In the existing system, we take resources from the Earth, turn them into products, and then finally discard them as garbage. Contrarily, in a circular economy, waste generation is avoided altogether. The circular economy is founded on three main concepts: Eliminating waste and pollution, Circulating products and materials (at their highest value) and Regenerating nature.
The primary principle of the circular economy is the eradication of waste and pollution. Our economy now operates on a take-make-waste basis. We use the Earth’s resources as raw materials to create things, then we discard the finished items as waste. Most of this garbage is lost when it is disposed of in landfills or incinerators. Because the resources on our planet are limited, this system cannot function in the long run.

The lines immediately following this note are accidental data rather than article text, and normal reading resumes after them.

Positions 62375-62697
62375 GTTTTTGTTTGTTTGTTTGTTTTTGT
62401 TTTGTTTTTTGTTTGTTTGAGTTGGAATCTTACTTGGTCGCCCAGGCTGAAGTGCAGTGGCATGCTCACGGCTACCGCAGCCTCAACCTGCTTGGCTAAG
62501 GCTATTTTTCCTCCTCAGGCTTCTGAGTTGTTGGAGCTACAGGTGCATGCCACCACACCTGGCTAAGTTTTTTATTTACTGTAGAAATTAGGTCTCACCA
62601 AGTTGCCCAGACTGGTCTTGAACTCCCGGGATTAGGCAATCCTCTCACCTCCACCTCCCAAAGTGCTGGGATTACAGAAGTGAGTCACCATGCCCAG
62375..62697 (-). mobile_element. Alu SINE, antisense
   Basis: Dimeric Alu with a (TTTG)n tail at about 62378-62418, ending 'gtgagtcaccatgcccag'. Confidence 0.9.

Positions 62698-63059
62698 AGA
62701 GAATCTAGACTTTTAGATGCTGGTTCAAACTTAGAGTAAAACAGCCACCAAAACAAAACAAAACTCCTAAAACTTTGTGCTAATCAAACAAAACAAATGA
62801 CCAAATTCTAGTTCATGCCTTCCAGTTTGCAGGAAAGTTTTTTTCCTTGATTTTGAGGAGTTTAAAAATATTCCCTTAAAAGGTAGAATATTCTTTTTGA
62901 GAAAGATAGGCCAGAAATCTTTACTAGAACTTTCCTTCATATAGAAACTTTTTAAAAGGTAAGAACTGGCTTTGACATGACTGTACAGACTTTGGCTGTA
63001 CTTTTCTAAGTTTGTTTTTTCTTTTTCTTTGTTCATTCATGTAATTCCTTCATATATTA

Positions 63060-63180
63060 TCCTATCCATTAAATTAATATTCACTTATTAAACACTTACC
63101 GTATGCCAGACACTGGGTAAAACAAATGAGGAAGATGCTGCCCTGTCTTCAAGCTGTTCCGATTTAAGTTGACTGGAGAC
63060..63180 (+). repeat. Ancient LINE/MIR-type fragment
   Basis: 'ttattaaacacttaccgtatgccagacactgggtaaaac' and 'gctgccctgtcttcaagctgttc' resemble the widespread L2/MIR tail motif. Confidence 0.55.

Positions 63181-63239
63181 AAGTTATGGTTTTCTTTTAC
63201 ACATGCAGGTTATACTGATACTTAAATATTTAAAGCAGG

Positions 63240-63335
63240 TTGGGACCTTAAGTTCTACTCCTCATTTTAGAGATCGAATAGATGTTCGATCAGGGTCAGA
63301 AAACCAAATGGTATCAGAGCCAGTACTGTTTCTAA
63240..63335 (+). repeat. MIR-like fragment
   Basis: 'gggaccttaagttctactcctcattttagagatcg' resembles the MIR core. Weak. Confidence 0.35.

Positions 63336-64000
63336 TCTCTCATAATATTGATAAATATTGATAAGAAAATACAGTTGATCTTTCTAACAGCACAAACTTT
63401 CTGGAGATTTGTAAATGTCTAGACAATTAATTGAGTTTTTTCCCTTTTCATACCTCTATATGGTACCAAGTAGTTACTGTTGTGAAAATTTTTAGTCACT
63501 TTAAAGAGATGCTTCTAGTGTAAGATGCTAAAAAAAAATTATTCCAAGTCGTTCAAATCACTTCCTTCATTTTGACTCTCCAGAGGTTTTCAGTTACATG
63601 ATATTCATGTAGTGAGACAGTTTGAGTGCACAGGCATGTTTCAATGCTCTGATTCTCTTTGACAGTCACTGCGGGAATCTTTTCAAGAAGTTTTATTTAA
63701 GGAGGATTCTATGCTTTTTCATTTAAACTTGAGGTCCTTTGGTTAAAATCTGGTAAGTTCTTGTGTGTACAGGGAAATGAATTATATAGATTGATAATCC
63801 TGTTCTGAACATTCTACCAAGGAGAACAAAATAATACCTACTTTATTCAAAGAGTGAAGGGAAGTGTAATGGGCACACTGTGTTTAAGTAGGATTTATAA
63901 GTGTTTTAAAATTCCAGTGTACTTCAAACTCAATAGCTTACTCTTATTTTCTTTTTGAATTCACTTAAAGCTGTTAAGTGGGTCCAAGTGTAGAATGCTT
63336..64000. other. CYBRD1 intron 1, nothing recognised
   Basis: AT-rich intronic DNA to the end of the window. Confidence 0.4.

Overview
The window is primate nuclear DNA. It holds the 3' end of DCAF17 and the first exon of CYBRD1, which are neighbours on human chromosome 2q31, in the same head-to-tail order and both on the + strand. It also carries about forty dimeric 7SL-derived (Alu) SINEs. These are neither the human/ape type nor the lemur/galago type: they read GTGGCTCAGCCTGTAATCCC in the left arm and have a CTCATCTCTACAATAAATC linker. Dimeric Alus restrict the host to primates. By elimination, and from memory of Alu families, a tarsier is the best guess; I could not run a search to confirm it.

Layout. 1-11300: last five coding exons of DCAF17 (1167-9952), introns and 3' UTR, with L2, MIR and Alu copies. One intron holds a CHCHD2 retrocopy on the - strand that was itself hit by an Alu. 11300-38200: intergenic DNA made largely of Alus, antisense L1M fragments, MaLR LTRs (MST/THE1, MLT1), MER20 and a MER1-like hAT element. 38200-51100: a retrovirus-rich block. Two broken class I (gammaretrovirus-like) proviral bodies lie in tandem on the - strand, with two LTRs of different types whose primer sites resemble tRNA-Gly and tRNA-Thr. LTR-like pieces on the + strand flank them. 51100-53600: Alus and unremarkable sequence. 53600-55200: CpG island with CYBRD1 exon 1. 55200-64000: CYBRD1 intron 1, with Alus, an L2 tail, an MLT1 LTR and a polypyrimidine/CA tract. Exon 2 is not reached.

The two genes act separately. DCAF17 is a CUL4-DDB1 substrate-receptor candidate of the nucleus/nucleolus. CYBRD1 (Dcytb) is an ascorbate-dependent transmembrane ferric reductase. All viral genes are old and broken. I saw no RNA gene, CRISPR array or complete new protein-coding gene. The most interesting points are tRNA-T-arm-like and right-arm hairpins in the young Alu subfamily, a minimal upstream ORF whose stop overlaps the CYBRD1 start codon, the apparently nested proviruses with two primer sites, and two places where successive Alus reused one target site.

From linear to circular
Waste may be viewed as a design problem if we adopt a different mentality. A need for any design in a circular economy is that the materials re-enter the economy after being used. In doing so, we convert the take-make-waste system from linear to circular.
Many items might be shared, mended, refurbished, remanufactured, and, as the last option, recycled while being kept up and maintained. Regenerating the soil with food and other biological materials that are safe to reintroduce to nature can help produce fresh food and resources. We can do away with the idea of waste by concentrating on design.
Circulate products and materials